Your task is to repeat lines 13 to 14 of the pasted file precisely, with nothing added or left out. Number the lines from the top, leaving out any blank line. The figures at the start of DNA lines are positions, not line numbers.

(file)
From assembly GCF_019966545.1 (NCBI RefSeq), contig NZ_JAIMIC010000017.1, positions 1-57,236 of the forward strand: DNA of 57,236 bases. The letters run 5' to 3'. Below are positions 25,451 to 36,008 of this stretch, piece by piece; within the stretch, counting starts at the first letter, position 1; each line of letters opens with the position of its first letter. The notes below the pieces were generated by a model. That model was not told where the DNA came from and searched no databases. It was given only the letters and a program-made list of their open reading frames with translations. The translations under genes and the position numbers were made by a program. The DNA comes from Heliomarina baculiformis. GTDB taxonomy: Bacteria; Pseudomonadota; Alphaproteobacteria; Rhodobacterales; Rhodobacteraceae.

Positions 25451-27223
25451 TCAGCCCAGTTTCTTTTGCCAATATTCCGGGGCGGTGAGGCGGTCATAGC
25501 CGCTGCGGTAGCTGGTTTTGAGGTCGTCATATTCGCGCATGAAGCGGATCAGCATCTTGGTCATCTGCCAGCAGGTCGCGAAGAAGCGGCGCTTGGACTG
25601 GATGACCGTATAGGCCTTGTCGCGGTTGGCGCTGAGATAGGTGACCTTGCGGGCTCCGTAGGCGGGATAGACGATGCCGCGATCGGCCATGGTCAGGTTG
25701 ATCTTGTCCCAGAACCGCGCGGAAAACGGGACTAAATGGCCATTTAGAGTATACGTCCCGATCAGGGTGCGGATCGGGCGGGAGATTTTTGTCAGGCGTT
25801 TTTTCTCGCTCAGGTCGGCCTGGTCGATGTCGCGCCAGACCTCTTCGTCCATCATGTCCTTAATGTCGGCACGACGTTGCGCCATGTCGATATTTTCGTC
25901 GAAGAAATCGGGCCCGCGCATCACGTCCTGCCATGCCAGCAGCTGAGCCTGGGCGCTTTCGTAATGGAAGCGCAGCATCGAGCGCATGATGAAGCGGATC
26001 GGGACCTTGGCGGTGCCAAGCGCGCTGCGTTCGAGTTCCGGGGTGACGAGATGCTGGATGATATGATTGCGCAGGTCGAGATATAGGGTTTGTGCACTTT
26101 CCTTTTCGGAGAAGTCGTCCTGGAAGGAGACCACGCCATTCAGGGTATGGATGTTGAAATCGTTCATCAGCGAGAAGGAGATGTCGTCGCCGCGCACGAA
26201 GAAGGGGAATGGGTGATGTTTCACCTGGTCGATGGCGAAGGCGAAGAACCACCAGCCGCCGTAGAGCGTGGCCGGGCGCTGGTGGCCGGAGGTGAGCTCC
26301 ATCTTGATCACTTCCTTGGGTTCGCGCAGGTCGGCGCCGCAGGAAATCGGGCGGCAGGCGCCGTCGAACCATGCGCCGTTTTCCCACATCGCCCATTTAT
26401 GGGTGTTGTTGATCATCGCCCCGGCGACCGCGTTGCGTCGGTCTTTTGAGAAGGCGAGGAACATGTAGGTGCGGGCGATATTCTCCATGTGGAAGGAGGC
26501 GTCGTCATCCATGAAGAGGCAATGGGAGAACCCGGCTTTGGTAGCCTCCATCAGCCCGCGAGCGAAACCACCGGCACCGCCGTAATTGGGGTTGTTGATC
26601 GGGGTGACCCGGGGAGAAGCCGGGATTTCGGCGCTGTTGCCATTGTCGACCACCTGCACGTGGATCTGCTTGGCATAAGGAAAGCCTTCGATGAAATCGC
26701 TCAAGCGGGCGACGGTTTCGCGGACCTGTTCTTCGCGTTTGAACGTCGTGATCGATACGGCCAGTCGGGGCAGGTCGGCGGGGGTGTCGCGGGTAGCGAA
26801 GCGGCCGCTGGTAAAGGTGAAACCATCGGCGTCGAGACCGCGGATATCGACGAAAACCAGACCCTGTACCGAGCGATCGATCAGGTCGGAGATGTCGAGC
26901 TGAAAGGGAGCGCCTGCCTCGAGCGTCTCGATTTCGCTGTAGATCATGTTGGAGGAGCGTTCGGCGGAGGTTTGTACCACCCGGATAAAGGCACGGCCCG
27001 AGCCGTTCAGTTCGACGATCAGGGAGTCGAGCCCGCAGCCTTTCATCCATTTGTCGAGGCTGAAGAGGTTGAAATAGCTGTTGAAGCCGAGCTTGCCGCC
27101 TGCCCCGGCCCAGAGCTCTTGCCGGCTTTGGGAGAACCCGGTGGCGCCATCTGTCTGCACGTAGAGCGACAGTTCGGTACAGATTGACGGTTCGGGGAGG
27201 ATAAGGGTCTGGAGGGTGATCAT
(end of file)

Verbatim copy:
26401 GGGTGTTGTTGATCATCGCCCCGGCGACCGCGTTGCGTCGGTCTTTTGAGAAGGCGAGGAACATGTAGGTGCGGGCGATATTCTCCATGTGGAAGGAGGC
26501 GTCGTCATCCATGAAGAGGCAATGGGAGAACCCGGCTTTGGTAGCCTCCATCAGCCCGCGAGCGAAACCACCGGCACCGCCGTAATTGGGGTTGTTGATC